why should you oppose this “merger”? as a gpc student, you have benefitted in the following ways:
1. quality education. you are taught by award winning faculty in small classes. because gpc belongs to the university system of georgia, all the college-level courses you take transfer to any of the four-year colleges or universities within the university system of georgia. gpc also has tag agreements (transfer agreement guaranties) with over thirty public and private four-year institutions and universities in and out of the state. if you maintain a certain gpa at gpc, you are guaranteed admittance into a particular school.
2. success. gpc transfers more students to the university of georgia, georgia state college, and many other four-year state colleges and universities than any other two-year school in the system. many of our students graduate from four-year institutions with honors. to help all students succeed, we offer remedial courses to prepare students for college-level classes. remediation at the college level will be non-existent if the governor passes the proposal. gpc also offers english as a second language (esl) to support georgia’s diverse student population. under this merger, esl and other academic programs will not survive.
for those of you who wish to earn an associate’s degree, you will have fewer available programs of study.
3. access. we offer quality education at a reasonable price at multiple locations around the metro-area: clarkston, decatur, newton, dunwoody, and alpharetta. we also offer the largest selection of freshman and sophomore level online courses than any other school in the university system of georgia. students can complete their first two years of course work without coming to campus.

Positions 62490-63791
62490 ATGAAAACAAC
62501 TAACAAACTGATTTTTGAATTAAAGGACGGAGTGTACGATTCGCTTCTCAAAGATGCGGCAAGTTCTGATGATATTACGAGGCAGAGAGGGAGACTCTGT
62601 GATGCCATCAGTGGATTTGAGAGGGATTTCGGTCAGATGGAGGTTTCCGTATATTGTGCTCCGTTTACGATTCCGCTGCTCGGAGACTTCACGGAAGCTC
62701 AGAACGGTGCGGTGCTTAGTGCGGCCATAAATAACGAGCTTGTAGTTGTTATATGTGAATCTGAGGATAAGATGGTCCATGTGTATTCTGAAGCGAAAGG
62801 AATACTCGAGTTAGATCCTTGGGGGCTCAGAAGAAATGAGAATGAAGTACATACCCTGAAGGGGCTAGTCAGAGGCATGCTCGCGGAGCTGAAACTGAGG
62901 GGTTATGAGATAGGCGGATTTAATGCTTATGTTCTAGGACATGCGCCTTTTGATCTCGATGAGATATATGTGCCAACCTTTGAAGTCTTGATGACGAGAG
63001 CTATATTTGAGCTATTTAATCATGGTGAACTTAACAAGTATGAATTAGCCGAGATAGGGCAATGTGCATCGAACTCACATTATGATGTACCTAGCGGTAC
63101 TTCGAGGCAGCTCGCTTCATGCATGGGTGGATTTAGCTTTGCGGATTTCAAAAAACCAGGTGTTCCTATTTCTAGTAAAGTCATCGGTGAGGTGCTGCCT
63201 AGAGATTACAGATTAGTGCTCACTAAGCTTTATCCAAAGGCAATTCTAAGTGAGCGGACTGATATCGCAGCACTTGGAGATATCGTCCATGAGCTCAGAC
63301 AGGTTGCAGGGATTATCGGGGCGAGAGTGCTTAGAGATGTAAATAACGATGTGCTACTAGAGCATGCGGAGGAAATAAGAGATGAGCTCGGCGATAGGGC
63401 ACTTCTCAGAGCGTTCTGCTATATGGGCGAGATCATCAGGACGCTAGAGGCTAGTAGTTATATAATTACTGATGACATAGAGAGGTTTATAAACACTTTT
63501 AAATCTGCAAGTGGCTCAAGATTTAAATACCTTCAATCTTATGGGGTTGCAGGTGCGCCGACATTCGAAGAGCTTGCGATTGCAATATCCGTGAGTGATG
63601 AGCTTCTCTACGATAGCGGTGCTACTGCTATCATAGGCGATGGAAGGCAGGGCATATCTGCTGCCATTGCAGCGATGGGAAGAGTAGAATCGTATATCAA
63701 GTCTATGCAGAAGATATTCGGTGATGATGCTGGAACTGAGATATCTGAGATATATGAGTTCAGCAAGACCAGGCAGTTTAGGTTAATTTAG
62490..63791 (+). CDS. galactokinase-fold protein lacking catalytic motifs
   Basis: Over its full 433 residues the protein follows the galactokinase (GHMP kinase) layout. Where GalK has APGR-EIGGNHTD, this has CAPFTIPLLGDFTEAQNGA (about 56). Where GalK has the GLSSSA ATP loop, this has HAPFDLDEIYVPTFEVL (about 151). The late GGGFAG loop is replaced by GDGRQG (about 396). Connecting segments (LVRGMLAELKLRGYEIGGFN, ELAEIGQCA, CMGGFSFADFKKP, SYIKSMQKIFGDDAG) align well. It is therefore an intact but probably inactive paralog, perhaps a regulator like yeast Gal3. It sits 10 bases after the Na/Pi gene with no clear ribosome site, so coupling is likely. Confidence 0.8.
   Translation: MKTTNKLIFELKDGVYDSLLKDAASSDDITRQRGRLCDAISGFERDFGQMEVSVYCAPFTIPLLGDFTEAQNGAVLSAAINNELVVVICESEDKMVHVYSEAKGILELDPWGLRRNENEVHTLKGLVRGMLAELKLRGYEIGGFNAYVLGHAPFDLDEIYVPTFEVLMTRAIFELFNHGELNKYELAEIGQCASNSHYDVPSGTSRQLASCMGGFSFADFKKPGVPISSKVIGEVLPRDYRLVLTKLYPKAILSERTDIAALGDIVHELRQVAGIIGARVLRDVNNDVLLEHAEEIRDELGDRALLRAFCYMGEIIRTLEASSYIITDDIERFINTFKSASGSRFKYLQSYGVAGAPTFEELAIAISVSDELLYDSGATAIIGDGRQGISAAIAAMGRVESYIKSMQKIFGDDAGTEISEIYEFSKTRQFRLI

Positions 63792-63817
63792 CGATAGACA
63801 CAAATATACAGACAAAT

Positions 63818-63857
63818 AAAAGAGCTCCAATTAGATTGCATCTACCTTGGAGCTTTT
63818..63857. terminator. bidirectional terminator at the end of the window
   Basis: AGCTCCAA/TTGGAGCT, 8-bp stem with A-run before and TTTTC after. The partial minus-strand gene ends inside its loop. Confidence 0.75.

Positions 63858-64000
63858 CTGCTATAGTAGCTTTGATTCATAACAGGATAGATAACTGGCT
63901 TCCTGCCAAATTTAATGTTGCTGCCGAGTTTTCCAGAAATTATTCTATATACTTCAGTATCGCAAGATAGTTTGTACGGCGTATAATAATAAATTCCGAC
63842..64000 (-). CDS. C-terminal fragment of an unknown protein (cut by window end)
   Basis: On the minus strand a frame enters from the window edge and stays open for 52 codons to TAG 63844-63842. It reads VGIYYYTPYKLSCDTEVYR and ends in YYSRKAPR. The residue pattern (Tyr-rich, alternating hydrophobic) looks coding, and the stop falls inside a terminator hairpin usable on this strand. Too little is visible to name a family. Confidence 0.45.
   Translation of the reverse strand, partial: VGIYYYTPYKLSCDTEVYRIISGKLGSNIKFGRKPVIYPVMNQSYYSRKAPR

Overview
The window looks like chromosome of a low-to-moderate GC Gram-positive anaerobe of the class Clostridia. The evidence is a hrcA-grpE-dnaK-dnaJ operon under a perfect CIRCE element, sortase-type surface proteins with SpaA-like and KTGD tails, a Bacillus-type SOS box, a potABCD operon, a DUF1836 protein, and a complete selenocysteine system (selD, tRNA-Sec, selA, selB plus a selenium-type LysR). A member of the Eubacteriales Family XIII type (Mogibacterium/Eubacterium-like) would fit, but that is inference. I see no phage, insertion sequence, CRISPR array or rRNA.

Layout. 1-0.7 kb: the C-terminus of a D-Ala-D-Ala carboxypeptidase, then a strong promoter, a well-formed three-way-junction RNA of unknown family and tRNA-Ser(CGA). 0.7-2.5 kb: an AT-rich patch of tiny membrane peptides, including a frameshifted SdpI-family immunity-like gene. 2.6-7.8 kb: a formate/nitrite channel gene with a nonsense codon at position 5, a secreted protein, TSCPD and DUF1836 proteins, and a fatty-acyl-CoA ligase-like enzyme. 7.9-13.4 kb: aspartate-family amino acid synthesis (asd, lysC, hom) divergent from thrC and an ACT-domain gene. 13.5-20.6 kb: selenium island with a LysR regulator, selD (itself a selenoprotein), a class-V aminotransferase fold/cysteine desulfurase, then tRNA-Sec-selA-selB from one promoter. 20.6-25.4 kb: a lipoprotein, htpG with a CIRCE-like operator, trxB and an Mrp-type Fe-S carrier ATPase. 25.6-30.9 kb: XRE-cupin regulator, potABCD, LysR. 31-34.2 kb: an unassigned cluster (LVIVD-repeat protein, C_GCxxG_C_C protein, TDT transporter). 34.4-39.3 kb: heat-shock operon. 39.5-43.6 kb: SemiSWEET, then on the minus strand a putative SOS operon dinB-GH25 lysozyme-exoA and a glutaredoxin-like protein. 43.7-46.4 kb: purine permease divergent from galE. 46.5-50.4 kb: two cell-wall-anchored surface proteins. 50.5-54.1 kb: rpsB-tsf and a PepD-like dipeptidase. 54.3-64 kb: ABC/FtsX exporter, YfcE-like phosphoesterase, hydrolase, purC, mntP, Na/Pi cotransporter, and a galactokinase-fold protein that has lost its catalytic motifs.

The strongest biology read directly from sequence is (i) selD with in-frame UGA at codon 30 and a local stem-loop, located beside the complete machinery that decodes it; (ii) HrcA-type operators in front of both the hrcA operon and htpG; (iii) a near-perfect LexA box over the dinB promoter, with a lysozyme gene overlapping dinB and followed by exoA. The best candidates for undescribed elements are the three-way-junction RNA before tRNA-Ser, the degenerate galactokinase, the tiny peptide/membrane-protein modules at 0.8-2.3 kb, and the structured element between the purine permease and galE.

if you, your friends, and your family want access to an affordable quality education within the university system of georgia, we ask that you contact lt. governor casey cagel, your state representatives, and governor purdue to state that you do not support the merger of the two-year schools with the technical college system. two-year colleges should remain members of the usg because of the benefits they offer you and all georgia citizens.
because the governor could approve this proposal at any time, we have provided the links below to assist you (you may have to cut and paste the addresses into your browsers):
1. lt. governor casey cagel: 404- 656-5030; e-mail: [color=#3b5998]http://ltgov.georgia.gov/00/agency/contact_us/0,2688,2199618_87997337,00.html
2. state representatives: to find names, numbers, and e-mail addresses: congress.org http://www.congress.org/congressorg/...e=ga&submit=go type in your address to locate your two state representatives.
3. governor purdue: 404-656-1776; e-mail: http://gov.georgia.gov/00/gov/contac...820188,00.html